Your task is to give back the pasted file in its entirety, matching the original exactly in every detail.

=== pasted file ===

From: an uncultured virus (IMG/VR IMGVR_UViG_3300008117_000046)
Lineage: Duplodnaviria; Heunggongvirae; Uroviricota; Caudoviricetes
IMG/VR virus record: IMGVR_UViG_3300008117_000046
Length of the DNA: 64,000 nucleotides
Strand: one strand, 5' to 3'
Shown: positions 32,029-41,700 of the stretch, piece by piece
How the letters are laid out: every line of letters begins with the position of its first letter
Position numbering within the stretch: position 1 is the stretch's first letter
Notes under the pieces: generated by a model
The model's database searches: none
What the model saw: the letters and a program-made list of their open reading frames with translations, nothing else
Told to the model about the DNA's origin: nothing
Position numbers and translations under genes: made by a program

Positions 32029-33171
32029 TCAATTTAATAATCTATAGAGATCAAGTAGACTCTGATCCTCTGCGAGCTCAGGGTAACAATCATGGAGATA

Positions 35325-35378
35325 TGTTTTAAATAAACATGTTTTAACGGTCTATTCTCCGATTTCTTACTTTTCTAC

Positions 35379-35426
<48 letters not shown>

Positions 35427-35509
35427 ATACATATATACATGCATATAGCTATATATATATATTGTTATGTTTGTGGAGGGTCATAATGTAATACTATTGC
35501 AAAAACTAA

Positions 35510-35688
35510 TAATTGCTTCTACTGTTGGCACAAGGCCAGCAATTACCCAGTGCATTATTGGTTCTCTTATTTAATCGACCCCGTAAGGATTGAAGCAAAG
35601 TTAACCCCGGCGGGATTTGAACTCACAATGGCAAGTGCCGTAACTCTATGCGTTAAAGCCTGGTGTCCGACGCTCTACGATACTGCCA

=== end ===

From: an uncultured virus (IMG/VR IMGVR_UViG_3300008117_000046)
Lineage: Duplodnaviria; Heunggongvirae; Uroviricota; Caudoviricetes
IMG/VR virus record: IMGVR_UViG_3300008117_000046
Length of the DNA: 64,000 nucleotides
Strand: one strand, 5' to 3'
Shown: positions 32,029-41,700 of the stretch, piece by piece
How the letters are laid out: every line of letters begins with the position of its first letter
Position numbering within the stretch: position 1 is the stretch's first letter
Notes under the pieces: generated by a model
The model's database searches: none
What the model saw: the letters and a program-made list of their open reading frames with translations, nothing else
Told to the model about the DNA's origin: nothing
Position numbers and translations under genes: made by a program

Positions 32029-33171
32029 TCAATTTAATAATCTATAGAGATCAAGTAGACTCTGATCCTCTGCGAGCTCAGGGTAACAATCATGGAGATA

Positions 35325-35378
35325 TGTTTTAAATAAACATGTTTTAACGGTCTATTCTCCGATTTCTTACTTTTCTAC

Positions 35379-35426
<48 letters not shown>

Positions 35427-35509
35427 ATACATATATACATGCATATAGCTATATATATATATTGTTATGTTTGTGGAGGGTCATAATGTAATACTATTGC
35501 AAAAACTAA

Positions 35510-35688
35510 TAATTGCTTCTACTGTTGGCACAAGGCCAGCAATTACCCAGTGCATTATTGGTTCTCTTATTTAATCGACCCCGTAAGGATTGAAGCAAAG
35601 TTAACCCCGGCGGGATTTGAACTCACAATGGCAAGTGCCGTAACTCTATGCGTTAAAGCCTGGTGTCCGACGCTCTACGATACTGCCA